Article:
By CHARLES KRAUTHAMMER—
“I honestly believe that if any Israeli parent sat down with those Palestinian kids, they’d say I want these kids to succeed.” Barack Obama, in Jerusalem, March 21
Very true. But how does the other side feel about Israeli kids?
Consider that the most revered parent in Palestinian society is Mariam Farhat of Gaza. Her distinction? Three of her sons died in various stages of trying to kill Israelis — one in a suicide attack, shooting up and hurling grenades in a room full of Jewish students.
She gloried in her “martyr” sons, wishing only that she had 100 boys like her schoolroom suicide attacker to “sacrifice … for the sake of God.” And for that she was venerated as “mother of the struggle,” elected to parliament and widely mourned upon her recent passing.
So much for reciprocity. In the Palestinian territories, streets, public squares, summer camps, high schools, even a kindergarten are named after suicide bombers and other mass murderers.
Israelis have forever wanted nothing more than peace and security for all the children. That’s why they accepted the 1947 U.N. partition of British Palestine into a Jewish and Arab state. The Arabs said no. To this day, the Palestinians have rejected every peace offer that leaves a Jewish state standing.
This is not ancient history. Yasser Arafat said no at Camp David in 2000 and at Taba in 2001. And in 2008, Prime Minister Ehud Olmert offered a Palestinian state on all of the West Bank (with territorial swaps) with its capital in a shared Jerusalem. Mahmoud Abbas walked away.
In that same speech, Obama blithely called these “missed historic opportunities” that should not prevent peace-seeking now. But these “missed historic opportunities” present an unbroken pattern over seven decades.
So what was the point of Obama’s Jerusalem speech encouraging young Israelis to make peace, a speech the media drooled over? It was a mere sideshow meant to soften the impact on the Arab side of the really important event of Obama’s trip: the major recalibration of his position on the peace process.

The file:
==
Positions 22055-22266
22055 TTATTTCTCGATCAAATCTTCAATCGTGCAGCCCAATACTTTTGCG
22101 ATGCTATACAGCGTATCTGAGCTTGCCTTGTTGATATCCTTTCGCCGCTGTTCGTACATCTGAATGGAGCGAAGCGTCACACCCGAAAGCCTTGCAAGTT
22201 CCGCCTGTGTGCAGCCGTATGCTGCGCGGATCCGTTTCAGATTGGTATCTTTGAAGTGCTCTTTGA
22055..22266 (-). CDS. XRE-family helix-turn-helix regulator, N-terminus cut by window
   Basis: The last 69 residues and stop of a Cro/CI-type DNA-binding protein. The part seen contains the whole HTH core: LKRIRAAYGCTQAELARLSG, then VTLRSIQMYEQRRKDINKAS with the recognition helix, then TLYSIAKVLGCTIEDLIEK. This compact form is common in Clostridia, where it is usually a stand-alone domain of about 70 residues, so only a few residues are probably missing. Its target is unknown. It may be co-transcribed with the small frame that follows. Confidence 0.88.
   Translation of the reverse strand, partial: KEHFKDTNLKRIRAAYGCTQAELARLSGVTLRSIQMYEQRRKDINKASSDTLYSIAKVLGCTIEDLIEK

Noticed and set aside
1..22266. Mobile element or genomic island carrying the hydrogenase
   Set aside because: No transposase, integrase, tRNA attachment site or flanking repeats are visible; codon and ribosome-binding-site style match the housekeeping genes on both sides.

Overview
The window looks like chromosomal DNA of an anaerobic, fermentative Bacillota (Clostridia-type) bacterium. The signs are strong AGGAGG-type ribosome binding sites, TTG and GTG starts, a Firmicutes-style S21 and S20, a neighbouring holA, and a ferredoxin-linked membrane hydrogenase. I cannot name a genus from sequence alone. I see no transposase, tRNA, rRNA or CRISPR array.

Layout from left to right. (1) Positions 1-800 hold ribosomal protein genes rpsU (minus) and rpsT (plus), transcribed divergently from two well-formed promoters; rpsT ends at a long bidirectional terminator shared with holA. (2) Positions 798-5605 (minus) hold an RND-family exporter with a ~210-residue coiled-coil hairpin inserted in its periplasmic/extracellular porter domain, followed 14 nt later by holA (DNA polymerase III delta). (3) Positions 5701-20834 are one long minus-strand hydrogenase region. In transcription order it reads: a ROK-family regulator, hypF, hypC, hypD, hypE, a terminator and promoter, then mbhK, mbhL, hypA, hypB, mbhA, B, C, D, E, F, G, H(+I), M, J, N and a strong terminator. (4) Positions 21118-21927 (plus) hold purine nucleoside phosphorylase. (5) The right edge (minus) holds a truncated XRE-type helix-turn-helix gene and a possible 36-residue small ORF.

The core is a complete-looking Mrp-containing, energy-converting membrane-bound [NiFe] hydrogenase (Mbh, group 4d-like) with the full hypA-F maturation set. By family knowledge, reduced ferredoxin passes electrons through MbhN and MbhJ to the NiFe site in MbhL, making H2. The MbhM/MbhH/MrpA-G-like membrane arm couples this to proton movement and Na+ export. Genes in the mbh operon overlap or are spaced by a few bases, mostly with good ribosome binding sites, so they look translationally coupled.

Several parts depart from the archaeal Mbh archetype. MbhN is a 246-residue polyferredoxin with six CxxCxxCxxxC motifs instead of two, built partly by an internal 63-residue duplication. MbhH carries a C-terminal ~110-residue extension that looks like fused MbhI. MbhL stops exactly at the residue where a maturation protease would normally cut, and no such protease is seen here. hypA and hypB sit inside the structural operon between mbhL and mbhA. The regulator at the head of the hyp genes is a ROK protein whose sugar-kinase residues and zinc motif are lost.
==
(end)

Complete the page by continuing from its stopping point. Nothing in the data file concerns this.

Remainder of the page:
Obama knows that peace talks are going nowhere. There is no way Israel can sanely make concessions while its neighborhood is roiling and unstable — the Muslim Brotherhood taking over Egypt, rockets being fired from Gaza, Hezbollah brandishing 50,000 missiles aimed at Israel, civil war raging in Syria with its chemical weapons and rising jihadists and Iran threatening openly to raze Tel Aviv and Haifa.
And peace is going nowhere because Abbas has shown Obama over the last four years that he has no interest in negotiating. Obama’s message to Abbas was blunt: Come to the table without preconditions, i.e., without the excuse of demanding a settlement freeze first.
Obama himself had contributed to this impasse when he imposed that precondition — for the first time ever in the history of Arab-Israeli negotiations — four years ago. Israel responded with an equally unprecedented 10-month settlement freeze, but Abbas walked out on the talks.
In Ramallah, Obama didn’t just address this perennial Palestinian dodge. He demolished the very claim that settlements are the obstacle to peace. Palestinian sovereignty and Israeli security are “the core issue,” he told Abbas. “If we solve those two problems, the settlement problem will be solved.”
Finally. Presidential validation of the screamingly obvious truism: Any peace agreement will produce a Palestinian state with not a single Israeli settlement remaining on its territory. Thus, any peace that reconciles Palestinian statehood with Israeli security automatically resolves the settlement issue.
Exposing settlements as a mere excuse for the Palestinian refusal to negotiate — that was the news, widely overlooked, coming out of Obama’s trip. It was a breakthrough.